International studio — 42.1910

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INTERNATIONAL
• STUDIO

vol. xlii. No. 166 Copyright, 1910, by John Lane Company DECEMBER, 1910

SOME IMPRESSIONS OF THE LATE
SIR SEYMOUR HADEN'S WORK
| BY FRANK WEITENKAMPF

For some time before his recent death,
at the age of ninety-three, Sir Seymour Haden had
ceased to etch, but his best work remained a living
force and is such to-day. Moreover, Haden was an
influence by virtue of his personality, and his mas-
terfulness is echoed in the forcible note of mastery
which is a dominant quality in so much of his work.
Yet there was great diversity of expression in his
artistic production covering half a century.

His etchings range from such large performances
as Calais Pier, after Turner (done in heavy, widely
spaced lines, at first intended to be used as a basis
for mezzotint), to the five little plates thrown off in
one day.

In prints such at Sawley Abbey or By Inveroran,
done almost in outline, there is a virile certainty in
the lines set down with unhesitating vigor. This
firmness of statement, this sureness of self, is ex-
pressed in greater fineness of line, with magisterial
effect, in the Shere Mill Pond, pronounced by Ham-
erton the finest landscape etching, with the excep-
tion of Claude's Bouvier, that had ever been exe-
cuted.

An interesting contrast in method is offered by the
five plates already referred to: Newcastle in Emlyn;
House oj the Smith; Kenarth, South Wales; Kilgaren
Castle and Cardigan Bridge, all done on August 17,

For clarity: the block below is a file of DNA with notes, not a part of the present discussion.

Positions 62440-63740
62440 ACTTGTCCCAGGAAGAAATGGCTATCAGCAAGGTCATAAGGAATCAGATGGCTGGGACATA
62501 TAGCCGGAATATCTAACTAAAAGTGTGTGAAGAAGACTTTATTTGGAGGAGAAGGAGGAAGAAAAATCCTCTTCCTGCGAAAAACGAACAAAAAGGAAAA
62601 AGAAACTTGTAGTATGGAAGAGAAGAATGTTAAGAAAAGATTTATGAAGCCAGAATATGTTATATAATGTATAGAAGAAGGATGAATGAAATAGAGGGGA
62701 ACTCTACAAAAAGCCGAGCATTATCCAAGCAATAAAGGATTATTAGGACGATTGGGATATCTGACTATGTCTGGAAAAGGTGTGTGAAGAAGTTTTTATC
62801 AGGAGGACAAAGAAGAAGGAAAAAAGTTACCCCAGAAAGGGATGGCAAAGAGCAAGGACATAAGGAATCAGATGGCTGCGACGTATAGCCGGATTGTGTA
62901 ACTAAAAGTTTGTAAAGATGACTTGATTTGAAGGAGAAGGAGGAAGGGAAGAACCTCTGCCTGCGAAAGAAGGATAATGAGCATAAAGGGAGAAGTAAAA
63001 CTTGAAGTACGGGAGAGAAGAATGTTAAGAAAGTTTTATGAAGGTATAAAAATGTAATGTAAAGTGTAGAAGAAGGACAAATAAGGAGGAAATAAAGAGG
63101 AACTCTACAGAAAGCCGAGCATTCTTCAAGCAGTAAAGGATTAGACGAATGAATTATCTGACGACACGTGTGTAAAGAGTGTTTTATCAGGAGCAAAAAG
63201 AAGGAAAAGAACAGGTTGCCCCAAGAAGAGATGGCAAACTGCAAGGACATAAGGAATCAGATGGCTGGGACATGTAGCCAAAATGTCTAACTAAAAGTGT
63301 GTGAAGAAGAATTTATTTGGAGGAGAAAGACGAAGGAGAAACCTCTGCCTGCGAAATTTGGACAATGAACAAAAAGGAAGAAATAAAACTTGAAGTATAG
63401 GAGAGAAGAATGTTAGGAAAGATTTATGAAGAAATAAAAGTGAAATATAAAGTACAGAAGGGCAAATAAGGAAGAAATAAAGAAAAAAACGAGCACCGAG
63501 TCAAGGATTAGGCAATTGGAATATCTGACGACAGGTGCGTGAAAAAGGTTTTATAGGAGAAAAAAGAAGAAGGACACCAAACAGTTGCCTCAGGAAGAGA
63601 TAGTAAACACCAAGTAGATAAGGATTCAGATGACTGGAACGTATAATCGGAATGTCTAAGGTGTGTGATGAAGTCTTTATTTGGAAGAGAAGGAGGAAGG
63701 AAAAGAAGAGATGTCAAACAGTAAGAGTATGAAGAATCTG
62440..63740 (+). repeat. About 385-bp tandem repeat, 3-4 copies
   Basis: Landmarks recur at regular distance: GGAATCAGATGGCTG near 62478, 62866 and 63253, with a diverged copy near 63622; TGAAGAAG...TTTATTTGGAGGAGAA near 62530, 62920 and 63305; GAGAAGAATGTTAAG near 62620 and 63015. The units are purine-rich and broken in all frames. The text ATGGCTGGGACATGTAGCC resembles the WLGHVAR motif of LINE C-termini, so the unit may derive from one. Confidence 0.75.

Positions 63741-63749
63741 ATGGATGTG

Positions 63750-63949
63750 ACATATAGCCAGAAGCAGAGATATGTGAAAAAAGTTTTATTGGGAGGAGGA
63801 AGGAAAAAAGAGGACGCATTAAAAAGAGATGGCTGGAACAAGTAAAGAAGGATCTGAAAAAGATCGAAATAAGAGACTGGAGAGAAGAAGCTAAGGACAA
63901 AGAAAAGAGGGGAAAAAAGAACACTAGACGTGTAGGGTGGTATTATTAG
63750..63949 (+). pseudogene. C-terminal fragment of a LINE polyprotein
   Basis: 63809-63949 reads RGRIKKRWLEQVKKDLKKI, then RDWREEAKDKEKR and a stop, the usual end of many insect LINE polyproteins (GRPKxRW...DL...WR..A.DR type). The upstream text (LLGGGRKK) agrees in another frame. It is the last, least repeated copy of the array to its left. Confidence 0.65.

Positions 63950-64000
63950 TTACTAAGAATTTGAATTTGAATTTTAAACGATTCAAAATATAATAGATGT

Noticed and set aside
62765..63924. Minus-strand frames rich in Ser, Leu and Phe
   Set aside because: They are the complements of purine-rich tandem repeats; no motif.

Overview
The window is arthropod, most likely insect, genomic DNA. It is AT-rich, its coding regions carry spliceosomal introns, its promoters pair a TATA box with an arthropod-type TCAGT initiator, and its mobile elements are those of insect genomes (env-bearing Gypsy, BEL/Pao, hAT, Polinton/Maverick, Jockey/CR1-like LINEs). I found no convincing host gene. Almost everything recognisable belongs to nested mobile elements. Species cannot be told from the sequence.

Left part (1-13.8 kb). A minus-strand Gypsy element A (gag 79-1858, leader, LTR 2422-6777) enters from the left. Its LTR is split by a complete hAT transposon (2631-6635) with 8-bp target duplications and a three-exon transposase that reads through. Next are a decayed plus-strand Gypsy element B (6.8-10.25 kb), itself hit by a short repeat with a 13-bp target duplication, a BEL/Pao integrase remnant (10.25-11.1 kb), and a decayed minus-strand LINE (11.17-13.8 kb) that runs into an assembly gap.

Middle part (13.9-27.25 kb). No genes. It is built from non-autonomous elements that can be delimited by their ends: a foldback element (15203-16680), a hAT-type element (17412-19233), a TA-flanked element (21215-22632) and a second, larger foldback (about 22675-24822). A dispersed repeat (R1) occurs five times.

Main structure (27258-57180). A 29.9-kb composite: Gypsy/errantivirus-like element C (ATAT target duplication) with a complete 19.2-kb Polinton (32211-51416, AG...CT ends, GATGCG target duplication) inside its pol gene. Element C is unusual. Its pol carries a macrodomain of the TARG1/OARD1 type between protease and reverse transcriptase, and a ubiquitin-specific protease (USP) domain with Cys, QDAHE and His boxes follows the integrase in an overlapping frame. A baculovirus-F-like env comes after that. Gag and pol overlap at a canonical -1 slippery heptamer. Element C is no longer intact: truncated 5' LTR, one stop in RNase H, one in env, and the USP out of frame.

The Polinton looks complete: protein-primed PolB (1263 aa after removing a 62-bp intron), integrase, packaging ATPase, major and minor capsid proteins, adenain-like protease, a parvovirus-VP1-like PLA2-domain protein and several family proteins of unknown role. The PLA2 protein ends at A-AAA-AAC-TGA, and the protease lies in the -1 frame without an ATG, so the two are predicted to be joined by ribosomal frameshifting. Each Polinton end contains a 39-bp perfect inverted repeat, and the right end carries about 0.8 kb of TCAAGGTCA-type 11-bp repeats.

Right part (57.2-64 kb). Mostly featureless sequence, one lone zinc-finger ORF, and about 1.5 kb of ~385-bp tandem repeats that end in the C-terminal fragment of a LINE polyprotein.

1864. In these the needle has moved about briskly
in little sweeps and curls and triangular scratches,
leaving an effect of ready obedience of the hand to
the impulse given by vision—of free, rapid notation
of a picturesque effect seen with a quick grasp of its
artistic possibilities.

The charm of these lies perhaps in the somewhat
unexpected outlook on a different way of expression.
One feels this even more, possibly, in some of the
proofs and counterproofs worked over with water
color shown at the' recent Haden exhibition at the

Keppel gallery in New York. In passing it may be
noted that in one of these latter, The Assignation, a
gnarled old willow stump brings to mind a similar
one in the etching of St. Jerome Writing, by Rem-
brandt, to whose manner of handling one can
also trace a certain resemblance, though the print-
ing here is done with a rich surplus of ink. The
young woman beside the stump, however, is rather
in the Whistler vein, so that he who is so inclined
may go into contemplation over the union of three
master spirits in one plate. As a matter of fact, un-
mistakable evidences of the influence of others are
rather rare in Haden's work—such, for example, as
the suggestion of the earlier manner of Whistler, in
Whistler's House, Old Chelsea. On the other hand,
Haden's influence can be felt in the Greenwich Park
of his brother-in-law. (The old gentleman in
Whistler's Greenwich Pensioner is repeated, much
smaller, in Haden's Sub Tegmine. But that means
simply a use of the same model, both plates having
been etched on the same day.)

Generally, Haden is absolutely himself, a vigor-
ous and interesting personality who expresses him-
self in his plates with almost as charming a frank-
ness of self-possession as he has shown in some of
his manuscript notes and verbal statements about
his work.

The emphatic positiveness of his nature is mir-
rored in the precision with which he sets before us a
scene on copper. But this same emphasis was
joined to a fine appreciation of delicate effects which
he rendered with equal delicacy.

The hand which put down the bold, heavy strokes
of the large Windsor or of Near the Grand Char-
treuse (done, like the Calais Pier, for mezzotinting,
in the deeply bitten lines of the etchings of Turner's
"Liber "), produced also A Byroadin Tipperary and
Early Morning, Richmond. In the Byroad the
carefully and well-drawn trees, with all their detail,
take their proper place, while between and behind
their trunks there appears, indistinctly, a view be-
yond the' shaded seclusion of the woods, a hint of

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